And yet . . . I didn’t have a hard life, either.

We always managed to get through the winters and summers, had enough to eat (and it was all delicious and healthy since we cooked everything from scratch). We kept our vehicles running, always had plenty of library books around, planted dozens of trees and bushes and watched them grow. And we had each other. Although his dying about killed me, I got to be there with him through it all, and even was privileged to feel profound grief for him after he was gone.

I’ve been healthy more often than I’ve been ill. I’ve suffered bouts of depression at various times in my life, but my happy days outnumbered the sad/depressed ones. I laughed more than I cried, smiled more than I frowned. My mind works. (At least I think I it does. Since it’s my mind telling me that it works, would I know if it wasn’t?) My immune system is chugging along — even my allergy problems are a sign that my immune system is doing what it’s supposed to do. My body mostly does what I ask of it, and seems to have as much — or rather, as little — balance, elasticity, and endurance it always had.

Even my current situation — looking after my 97-year-old father and doing what I can for my dysfunctional brother — is a blessing. I have free time to indulge in blogs such as this, live in a nice area, enjoy being with friends, have the ability to participate in activities such as walking and exercise classes that help keep my body and mind in working order.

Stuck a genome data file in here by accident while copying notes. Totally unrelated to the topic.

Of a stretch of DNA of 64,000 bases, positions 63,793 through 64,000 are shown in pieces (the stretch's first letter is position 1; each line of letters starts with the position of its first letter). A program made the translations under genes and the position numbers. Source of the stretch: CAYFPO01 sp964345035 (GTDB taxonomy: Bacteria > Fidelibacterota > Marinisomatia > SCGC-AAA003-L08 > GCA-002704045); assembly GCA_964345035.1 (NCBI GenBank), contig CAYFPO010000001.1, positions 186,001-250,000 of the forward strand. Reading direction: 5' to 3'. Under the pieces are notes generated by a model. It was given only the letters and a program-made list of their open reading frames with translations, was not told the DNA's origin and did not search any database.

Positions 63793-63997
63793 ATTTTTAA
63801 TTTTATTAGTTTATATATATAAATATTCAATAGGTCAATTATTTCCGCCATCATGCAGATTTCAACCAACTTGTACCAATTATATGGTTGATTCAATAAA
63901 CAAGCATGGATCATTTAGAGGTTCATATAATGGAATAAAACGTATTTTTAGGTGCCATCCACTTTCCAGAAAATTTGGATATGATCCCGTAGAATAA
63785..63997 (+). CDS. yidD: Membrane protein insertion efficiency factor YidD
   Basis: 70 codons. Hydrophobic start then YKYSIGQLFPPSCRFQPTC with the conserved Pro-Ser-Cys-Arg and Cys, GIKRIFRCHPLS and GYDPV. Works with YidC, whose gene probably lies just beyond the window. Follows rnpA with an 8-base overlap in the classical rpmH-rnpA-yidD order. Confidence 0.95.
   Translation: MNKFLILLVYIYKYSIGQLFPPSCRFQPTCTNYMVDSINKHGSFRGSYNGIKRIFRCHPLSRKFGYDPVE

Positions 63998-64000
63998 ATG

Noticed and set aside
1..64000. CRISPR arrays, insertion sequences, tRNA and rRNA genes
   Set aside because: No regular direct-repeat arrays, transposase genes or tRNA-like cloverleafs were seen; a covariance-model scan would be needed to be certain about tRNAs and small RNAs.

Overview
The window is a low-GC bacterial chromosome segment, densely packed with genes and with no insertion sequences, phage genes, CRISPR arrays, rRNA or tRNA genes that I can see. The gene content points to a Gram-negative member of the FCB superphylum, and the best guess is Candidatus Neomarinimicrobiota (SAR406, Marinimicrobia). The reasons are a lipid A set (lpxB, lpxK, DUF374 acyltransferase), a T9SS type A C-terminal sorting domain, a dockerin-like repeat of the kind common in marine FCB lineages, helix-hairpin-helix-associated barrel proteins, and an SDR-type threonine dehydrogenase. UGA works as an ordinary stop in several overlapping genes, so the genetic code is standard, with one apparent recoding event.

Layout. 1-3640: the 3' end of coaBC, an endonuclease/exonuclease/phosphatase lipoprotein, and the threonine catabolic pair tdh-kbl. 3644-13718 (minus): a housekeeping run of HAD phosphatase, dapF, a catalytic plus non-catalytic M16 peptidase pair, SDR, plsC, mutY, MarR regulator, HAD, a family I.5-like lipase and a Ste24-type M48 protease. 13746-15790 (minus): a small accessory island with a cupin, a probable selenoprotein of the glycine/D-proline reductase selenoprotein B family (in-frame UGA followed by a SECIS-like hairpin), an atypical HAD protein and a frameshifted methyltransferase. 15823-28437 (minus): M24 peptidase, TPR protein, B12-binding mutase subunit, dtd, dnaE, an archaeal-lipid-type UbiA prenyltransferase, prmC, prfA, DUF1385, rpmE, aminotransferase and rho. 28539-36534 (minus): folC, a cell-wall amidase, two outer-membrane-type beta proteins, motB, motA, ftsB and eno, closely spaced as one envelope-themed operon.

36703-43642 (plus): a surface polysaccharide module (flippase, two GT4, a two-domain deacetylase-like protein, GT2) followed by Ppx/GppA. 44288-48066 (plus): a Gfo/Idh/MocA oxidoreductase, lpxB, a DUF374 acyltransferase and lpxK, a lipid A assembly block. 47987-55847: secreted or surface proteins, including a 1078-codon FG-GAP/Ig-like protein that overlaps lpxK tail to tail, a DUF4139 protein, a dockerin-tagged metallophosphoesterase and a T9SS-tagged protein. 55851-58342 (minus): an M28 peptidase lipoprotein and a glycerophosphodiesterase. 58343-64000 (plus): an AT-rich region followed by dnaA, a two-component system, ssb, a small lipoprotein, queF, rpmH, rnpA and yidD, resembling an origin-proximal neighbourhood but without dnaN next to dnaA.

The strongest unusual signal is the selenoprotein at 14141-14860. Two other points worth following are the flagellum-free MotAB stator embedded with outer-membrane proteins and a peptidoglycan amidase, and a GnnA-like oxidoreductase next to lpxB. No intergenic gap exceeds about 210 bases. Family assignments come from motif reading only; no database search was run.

At the moment, I have no regrets, feel guilty about nothing, am angry about nothing. I haven’t even had a grief upsurge in a while. (As a matter of fact, the 27th of the month — the day of his death — passed with but the briefest acknowledgment of the date.)

I’m not sure why I’ve been taking stock — maybe getting ready for the next part of my life when I have to start dealing with the negative aspects of aging, when I have to deal with being on my own with no one to love or care for, when all that stretches before me is unchartered territory. Meantime, I’m enjoying the peace that comes with knowing I am blessed.


Pat Bertram is the author of the suspense novels Light Bringer, More Deaths Than One, A Spark of Heavenly Fire, and Daughter Am I. Bertram is also the author of Grief: The Great Yearning, “an exquisite book, wrenching to read, and at the same time full of profound truths.” Connect with Pat on Google+. Like Pat on Facebook.